Bond. James Bond. Fewer names in popular fiction evoke the same imagery as the famous British secret agent. For over fifty years since his inception by Ian Fleming, James Bond has thrilled audiences with his particular brand of action and adventure. He is one of the most enduring characters to emerge from 20th century fiction. However, since he made the leap from paperback to celluloid, there have been many different interpretations of the character, often with mixed results. The first two films Dr. No and From Russia With Love most closely resemble the Bond as Fleming intended: one part international detective and one part brooding hit man, served with charm and shaken over ice. The James Bond of the books and early films bears little resemblance to the 70s disco Bond as portrayed by Roger Moore, or the politically correct pretty boy in Pierce Brosnan.
It is for these reasons that this collection of original comic strips by Ian Fleming, with art by John McLusky and Yaroslav Horak, is so very refreshing. These strips were published beginning in 1958 in the Daily Express, a daily British tabloid that specifically approached Fleming to adapt the novels into comic form. They are faithful re-tellings of the novels laid out sequentially, and do little to further expand the source material. Each story arc takes place across an average of 200 panels.
What is remarkable about the earliest of these strips is that this is Bond visualized before the image of him from the movies had saturated the public consciousness. In essence, here we are seeing James Bond for the first time, panel by panel, story by story. To imagine James Bond today is to instantly think of the films, and usually the most recent ones. Here, between the covers, we have original content and original illustration. Only the later stories exist in the same time frame as the films, and these strips no doubt would make excellent storyboards for any Bond production. It seems no coincidence some of the panels appear to curiously echo Sir Ken Adam’s famous production designs.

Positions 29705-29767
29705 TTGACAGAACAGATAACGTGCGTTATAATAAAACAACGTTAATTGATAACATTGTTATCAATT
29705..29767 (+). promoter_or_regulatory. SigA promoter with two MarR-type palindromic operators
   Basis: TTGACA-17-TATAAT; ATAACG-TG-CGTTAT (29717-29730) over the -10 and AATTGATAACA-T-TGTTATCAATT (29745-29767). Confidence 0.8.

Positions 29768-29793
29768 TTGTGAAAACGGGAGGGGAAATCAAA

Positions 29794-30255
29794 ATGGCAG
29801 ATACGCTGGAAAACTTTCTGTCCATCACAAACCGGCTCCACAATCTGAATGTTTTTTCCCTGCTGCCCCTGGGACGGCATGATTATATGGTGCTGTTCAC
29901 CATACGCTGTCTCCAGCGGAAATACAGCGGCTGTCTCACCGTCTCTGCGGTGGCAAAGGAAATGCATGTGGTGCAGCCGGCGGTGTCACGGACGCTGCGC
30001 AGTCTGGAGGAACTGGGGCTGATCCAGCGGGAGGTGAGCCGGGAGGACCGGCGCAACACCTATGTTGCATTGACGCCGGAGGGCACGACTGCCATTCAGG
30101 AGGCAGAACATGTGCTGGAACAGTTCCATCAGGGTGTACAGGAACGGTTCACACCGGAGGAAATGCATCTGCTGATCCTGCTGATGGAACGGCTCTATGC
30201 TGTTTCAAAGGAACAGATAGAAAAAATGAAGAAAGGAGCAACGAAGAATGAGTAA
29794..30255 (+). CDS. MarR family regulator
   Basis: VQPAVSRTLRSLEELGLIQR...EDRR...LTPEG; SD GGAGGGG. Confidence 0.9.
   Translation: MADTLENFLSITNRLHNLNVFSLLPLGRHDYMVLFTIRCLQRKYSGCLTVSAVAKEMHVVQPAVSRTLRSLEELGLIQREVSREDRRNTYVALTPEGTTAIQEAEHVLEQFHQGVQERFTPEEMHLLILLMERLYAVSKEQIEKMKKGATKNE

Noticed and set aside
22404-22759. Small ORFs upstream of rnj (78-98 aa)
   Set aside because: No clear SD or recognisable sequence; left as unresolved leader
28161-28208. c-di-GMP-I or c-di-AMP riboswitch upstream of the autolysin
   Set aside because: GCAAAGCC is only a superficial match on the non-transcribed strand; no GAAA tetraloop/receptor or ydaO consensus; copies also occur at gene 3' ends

This collection is impressive, including some of Fleming’s strongest work. On Her Majesty’s Secret Service, The Spy Who Loved Me, and The Hildebrand Rarity, to name a few. The omnibus starts off with a bang. OHMSS is one of Fleming’s most compelling Bond novels. It is both full of action and intrigue, as well as depth of character. Although the dialog is punchy and clever, with excellent descriptions, it is the art that really pulls the reader in, giving meaning to Bond’s world.
The illustrations in this collection are split between John McLusky and Yaroslav Horak. Horak taking over for Mclusky in 1966. McLusky’s art seems to be more a blend of minimalist style and realism, whereas illustrations by Horak seem to draw a world of bold contrasts, and more comic characterizations. In a way, it is a shame to see the stories presented in the black and white form of a daily comic. One wonders what could have been accomplished with more innovative panel structure and coloring. That being said, the beautiful black and white panels lend a noir credibility to the whole series, letting one’s imagination color the creative gaps.
To read this Omnibus is to gain entry into a dated world. It is a different time with different technology and social customs at play. This is good for readers who like a period piece. It is easy to see where Mad Men’s Don Draper takes his style. However, some audiences may require the quicker pace of a modern Bond, and often dark and biting dialog doesn’t make up for the slow pace at which a daily comic meanders along. If James Bond were to move this slowly in real life he would be dead. Still, if one is a fan of James Bond there is little to complain about here, other than the creatively anemic cover art that does little justice to the cool illustrations within; not much about a print model holding a gold painted prop gun evokes the lush imaginative scenes that James Bond is known for. Overall, Titan’s James Bond Omnibus 002 is a solid compilation, skillfully selected and adapted by Henry Gammidge and Jim Lawrence. For all its authenticity and grit and style, it’s easy to see that the real success of this compilation is that of any good Bond adventure – it leaves you wanting more.
This article was written by guest journalist, Justin Turnblom. A copy of this book was provided by the publisher for review. For more from Titan Books, click here.
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